Suspected shooter: expelled former student Nicolas de Jesus Cruz, 19;
Suspect previously known to authorities (for similar threatening behavior);
Suspect in alive and in custody;
Pelosi, left, even Legs Network, predictably peddle gun control (like “gun free” zones?).
Suspect followed social media sites for “resistance” groups out of Syria, Iraq. Hmmm???
Developing. Updates if/when warranted.
Florida vs. Georgia isn’t just an October football classic. It’s now a Supreme Court case – one which might have ramifications for the rest of the USA too. It’s a fight over water.
Every 45 seconds or so, oystermen plunge their long-handled tongs into the shallow blue-gray waters of Apalachicola Bay, rake the bottom and deposit meager-looking piles on the bow of their flat-bottomed boat. A gloved co-worker culls the keepers from the empty shells and immature oysters, which are tossed back.
“See these guys here?” asked Shannon Hartsfield, whose family has fished and oystered and crabbed and shrimped here for four generations. He pointed to a nearby boat.
“Three tongers and one culler? Usually you’d have one tonger and two or three cullers. That’s the flip-flop. Used to, that man right there’d keep two cullers busy all day long.”
Apalachicola Bay, an estuary recognized by the United Nations for its uniqueness, once produced 10 percent of the nation’s oysters and 90 percent of those from Florida. Why it doesn’t anymore – why its oyster production has fallen so dramatically – has been the subject of decades of litigation, which now has landed before the Supreme Court.
Florida v. Georgia, which is to be argued Monday, is a water fight that pits the thirsty megalopolis of Atlanta and the farmers of southeastern Georgia against conservationists and seafood producers in this stretch of the Florida Panhandle called the Forgotten Coast. Both states need the fresh water that starts in the foothills of the Blue Ridge Mountains – as well as in a spring just south of the Atlanta airport – and meanders hundreds of miles before finding its way into the Gulf of Mexico via the Apalachicola River.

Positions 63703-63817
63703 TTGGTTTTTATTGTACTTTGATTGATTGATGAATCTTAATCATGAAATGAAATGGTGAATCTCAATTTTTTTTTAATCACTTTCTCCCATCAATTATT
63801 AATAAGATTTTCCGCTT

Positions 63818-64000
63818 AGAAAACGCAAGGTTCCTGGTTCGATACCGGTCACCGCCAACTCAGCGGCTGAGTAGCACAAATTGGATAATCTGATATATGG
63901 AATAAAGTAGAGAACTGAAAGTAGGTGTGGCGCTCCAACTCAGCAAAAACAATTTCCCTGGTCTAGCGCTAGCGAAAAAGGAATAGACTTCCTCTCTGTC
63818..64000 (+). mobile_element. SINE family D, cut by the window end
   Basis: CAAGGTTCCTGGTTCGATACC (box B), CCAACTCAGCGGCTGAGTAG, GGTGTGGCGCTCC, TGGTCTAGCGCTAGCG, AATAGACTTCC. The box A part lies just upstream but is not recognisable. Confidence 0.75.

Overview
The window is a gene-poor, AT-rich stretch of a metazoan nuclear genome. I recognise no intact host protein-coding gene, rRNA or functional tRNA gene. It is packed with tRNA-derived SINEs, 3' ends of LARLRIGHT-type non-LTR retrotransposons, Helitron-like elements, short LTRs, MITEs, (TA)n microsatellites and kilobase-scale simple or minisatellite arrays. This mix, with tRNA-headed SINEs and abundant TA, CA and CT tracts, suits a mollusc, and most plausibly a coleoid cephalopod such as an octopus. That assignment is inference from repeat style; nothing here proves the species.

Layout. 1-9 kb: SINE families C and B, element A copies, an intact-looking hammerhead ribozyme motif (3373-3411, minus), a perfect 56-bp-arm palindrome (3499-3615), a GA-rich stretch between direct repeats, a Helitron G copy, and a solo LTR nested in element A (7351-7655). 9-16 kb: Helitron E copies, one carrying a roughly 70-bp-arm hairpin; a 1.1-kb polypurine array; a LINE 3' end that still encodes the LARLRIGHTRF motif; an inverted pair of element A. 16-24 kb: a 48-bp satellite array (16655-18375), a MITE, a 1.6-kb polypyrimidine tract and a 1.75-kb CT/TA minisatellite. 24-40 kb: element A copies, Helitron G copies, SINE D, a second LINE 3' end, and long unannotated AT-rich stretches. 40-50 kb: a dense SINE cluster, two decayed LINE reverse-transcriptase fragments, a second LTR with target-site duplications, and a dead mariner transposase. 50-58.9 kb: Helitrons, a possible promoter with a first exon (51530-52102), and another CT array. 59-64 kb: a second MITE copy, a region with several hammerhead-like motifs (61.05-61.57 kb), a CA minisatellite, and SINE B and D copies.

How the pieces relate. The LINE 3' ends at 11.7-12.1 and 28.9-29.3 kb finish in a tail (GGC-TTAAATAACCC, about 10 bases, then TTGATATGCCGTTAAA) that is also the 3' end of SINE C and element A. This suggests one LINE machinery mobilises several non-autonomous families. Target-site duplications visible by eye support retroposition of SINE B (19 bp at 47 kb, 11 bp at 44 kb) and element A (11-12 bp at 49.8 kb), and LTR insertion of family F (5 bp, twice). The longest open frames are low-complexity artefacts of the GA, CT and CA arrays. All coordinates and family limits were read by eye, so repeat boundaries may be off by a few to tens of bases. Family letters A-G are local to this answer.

So far, Georgia has been the big winner, aided by decisions from the U.S. Army Corps of Engineers that allow it to keep the lion’s share of the water.
Often in such Supreme Court fights, each state wants water for growth. But in Apalachicola, leaders say getting a greater share is necessary to allow the place to stay as it is. The fresh water provides the perfect degree of bay salinity required to sustain the seafood industry, they say, and thus a way of life.
I crossed Apalachicola Bay a week or two ago, as I have many times the past two decades. I have two connections to the above story. One, I used to live in metro Atlanta; I used some of that water. Two, I’ve eaten my share of the Oysters, maybe the best in the world and in one of the best settings. I can kind of see each side of the issues here.
One time, maybe 15 years ago, I took a water tour up the Apalachicola River, from “downtown” Apalachicola, home of Caroline’s. It was a shockingly cold, windy December day. Luckily, formerly fat Perrin was well insulated.
The guide was great as he pointed out trees, other boats, and alligators. Then he mentioned the water war. His solution was simple: they should bomb Atlanta. Okay. It made a little sense, considering his perspective; we were on his river, recipient of whatever flow ATL dictated at the time. I was mildly alarmed as, at that time, I lived in the proposed target area. He jested, I was almost sure.
The point here, well, I don’t really have a point about the matter at bar. The greater point is that, as urban areas grow, they need water. My Western readers are acutely aware of this issue. It has to come from somewhere.
Atlanta, its political leaders (or what passes…) have proposed all manner of wacky solutions. I’ve heard of: piping water in from other states, in from the mountains, building new reservoirs, salt water refineries, and, or course, continuing to drain the Apalachicola, via the Chattahoochee (lot of vowels there).
This is all something to consider when decided where and how to live. Water is a must and, again, it must come from somewhere.
The wise Nine shall surely tell us all the business…
Now, on an even more remote, cold December morning, I had trekked across the Bay on a different, yet somewhat related mission. I and my good Brother-in-Law needed oysters. Appropriately fueled, we arrived in East Point for procurement.
We entered a dockside oyster house. Therein a heated discussion unfolded. One party held aloft a shotgun. Why such a tool was needed given the circumstances escaped us, even as we escaped via the front door. I suppose oysters, unhappy at their capture, may become rowdy. Maybe it was the water war. I’m not sure. But, that is a story for another day.